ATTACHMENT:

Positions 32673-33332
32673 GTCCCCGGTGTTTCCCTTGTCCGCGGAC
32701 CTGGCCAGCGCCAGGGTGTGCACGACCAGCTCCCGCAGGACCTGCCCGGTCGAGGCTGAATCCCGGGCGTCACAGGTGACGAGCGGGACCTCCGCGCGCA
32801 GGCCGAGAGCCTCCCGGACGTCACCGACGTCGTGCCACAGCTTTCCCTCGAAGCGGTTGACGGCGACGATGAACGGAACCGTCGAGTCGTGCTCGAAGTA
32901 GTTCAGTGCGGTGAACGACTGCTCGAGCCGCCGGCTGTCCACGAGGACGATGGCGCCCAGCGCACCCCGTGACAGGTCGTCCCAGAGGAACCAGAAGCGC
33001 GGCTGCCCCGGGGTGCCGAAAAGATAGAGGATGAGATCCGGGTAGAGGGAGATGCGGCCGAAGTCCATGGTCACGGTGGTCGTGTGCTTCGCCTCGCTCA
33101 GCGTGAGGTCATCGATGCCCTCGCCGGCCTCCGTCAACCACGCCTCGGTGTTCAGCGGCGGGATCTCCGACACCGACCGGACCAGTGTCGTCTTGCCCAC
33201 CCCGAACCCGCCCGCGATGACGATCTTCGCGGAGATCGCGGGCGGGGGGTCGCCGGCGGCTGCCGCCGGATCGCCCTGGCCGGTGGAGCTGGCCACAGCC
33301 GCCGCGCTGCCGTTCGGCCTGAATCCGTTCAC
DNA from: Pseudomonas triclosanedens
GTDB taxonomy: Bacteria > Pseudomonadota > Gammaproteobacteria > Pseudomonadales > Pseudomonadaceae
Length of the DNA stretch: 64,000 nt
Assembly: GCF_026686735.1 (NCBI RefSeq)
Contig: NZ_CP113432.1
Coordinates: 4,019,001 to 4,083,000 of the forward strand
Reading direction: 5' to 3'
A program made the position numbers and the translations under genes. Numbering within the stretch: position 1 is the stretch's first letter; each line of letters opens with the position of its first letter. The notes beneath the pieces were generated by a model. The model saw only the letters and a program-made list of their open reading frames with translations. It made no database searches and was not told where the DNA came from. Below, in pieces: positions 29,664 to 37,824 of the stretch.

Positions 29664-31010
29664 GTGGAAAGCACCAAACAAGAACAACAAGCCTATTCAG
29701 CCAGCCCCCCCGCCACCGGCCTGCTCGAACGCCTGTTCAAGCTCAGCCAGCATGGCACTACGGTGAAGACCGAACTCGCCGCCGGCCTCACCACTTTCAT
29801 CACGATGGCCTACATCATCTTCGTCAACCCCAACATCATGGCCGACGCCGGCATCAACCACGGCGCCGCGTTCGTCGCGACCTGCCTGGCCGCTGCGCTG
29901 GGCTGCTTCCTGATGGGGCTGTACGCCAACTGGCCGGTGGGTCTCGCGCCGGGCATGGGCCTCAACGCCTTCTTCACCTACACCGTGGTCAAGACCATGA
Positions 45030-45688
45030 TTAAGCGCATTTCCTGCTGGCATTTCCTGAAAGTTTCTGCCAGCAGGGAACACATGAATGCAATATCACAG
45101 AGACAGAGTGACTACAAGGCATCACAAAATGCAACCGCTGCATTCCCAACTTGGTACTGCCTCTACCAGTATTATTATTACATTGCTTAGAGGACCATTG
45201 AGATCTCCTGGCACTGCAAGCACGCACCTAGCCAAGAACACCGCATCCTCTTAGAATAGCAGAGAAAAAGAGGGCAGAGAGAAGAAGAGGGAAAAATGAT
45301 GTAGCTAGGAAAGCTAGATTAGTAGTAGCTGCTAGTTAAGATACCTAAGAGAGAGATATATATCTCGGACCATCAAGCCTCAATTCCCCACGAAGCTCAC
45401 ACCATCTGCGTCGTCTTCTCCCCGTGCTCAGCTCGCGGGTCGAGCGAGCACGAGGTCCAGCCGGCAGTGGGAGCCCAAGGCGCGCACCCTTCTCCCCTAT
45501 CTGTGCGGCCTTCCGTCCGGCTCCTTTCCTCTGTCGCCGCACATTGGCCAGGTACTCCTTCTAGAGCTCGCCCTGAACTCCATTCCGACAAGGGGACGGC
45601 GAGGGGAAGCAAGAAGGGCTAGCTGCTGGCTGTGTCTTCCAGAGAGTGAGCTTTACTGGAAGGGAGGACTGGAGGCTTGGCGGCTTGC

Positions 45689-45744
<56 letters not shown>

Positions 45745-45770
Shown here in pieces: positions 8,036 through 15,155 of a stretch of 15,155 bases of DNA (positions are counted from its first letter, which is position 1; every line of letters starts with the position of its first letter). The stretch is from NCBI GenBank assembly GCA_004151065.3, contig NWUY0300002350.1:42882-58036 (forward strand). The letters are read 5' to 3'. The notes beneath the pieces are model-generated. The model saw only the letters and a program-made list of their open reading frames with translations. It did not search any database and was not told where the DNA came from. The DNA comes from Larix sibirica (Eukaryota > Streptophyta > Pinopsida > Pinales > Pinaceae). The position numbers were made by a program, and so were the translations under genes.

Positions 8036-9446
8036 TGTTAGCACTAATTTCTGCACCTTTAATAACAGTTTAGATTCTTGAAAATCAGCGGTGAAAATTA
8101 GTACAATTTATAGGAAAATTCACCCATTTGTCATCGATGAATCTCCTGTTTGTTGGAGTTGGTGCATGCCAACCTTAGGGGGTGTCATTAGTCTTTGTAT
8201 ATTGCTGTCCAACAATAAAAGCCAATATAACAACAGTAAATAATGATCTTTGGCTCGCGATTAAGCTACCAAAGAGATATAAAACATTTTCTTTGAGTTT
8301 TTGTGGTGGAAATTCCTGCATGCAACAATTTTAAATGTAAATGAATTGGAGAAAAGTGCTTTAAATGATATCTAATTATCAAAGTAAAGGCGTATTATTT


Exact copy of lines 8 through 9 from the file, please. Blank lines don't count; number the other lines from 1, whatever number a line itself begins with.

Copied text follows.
33201 CCCGAACCCGCCCGCGATGACGATCTTCGCGGAGATCGCGGGCGGGGGGTCGCCGGCGGCTGCCGCCGGATCGCCCTGGCCGGTGGAGCTGGCCACAGCC
33301 GCCGCGCTGCCGTTCGGCCTGAATCCGTTCAC